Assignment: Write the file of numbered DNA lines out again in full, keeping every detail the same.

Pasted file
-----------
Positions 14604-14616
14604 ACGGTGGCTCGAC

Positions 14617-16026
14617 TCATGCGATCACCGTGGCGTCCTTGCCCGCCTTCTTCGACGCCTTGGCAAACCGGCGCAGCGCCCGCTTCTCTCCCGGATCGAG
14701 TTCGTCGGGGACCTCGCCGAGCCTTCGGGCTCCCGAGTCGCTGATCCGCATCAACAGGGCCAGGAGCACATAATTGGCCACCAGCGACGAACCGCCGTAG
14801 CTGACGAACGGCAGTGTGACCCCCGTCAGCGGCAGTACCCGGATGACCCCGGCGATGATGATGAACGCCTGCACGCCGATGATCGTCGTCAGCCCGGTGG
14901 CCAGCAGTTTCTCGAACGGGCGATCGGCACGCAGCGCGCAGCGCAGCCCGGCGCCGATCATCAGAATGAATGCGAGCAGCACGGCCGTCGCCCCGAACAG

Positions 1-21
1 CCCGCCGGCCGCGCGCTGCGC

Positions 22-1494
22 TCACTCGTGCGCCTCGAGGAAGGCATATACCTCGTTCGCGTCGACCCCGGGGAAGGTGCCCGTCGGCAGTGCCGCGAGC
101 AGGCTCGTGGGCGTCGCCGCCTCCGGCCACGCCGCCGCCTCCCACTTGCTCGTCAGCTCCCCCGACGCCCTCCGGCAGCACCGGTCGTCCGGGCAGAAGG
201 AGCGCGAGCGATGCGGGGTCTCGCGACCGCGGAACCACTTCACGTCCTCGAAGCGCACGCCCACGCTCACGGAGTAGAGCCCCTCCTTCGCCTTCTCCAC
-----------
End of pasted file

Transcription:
Positions 14604-14616
14604 ACGGTGGCTCGAC

Positions 14617-16026
14617 TCATGCGATCACCGTGGCGTCCTTGCCCGCCTTCTTCGACGCCTTGGCAAACCGGCGCAGCGCCCGCTTCTCTCCCGGATCGAG
14701 TTCGTCGGGGACCTCGCCGAGCCTTCGGGCTCCCGAGTCGCTGATCCGCATCAACAGGGCCAGGAGCACATAATTGGCCACCAGCGACGAACCGCCGTAG
14801 CTGACGAACGGCAGTGTGACCCCCGTCAGCGGCAGTACCCGGATGACCCCGGCGATGATGATGAACGCCTGCACGCCGATGATCGTCGTCAGCCCGGTGG
14901 CCAGCAGTTTCTCGAACGGGCGATCGGCACGCAGCGCGCAGCGCAGCCCGGCGCCGATCATCAGAATGAATGCGAGCAGCACGGCCGTCGCCCCGAACAG

Positions 1-21
1 CCCGCCGGCCGCGCGCTGCGC

Positions 22-1494
22 TCACTCGTGCGCCTCGAGGAAGGCATATACCTCGTTCGCGTCGACCCCGGGGAAGGTGCCCGTCGGCAGTGCCGCGAGC
101 AGGCTCGTGGGCGTCGCCGCCTCCGGCCACGCCGCCGCCTCCCACTTGCTCGTCAGCTCCCCCGACGCCCTCCGGCAGCACCGGTCGTCCGGGCAGAAGG
201 AGCGCGAGCGATGCGGGGTCTCGCGACCGCGGAACCACTTCACGTCCTCGAAGCGCACGCCCACGCTCACGGAGTAGAGCCCCTCCTTCGCCTTCTCCAC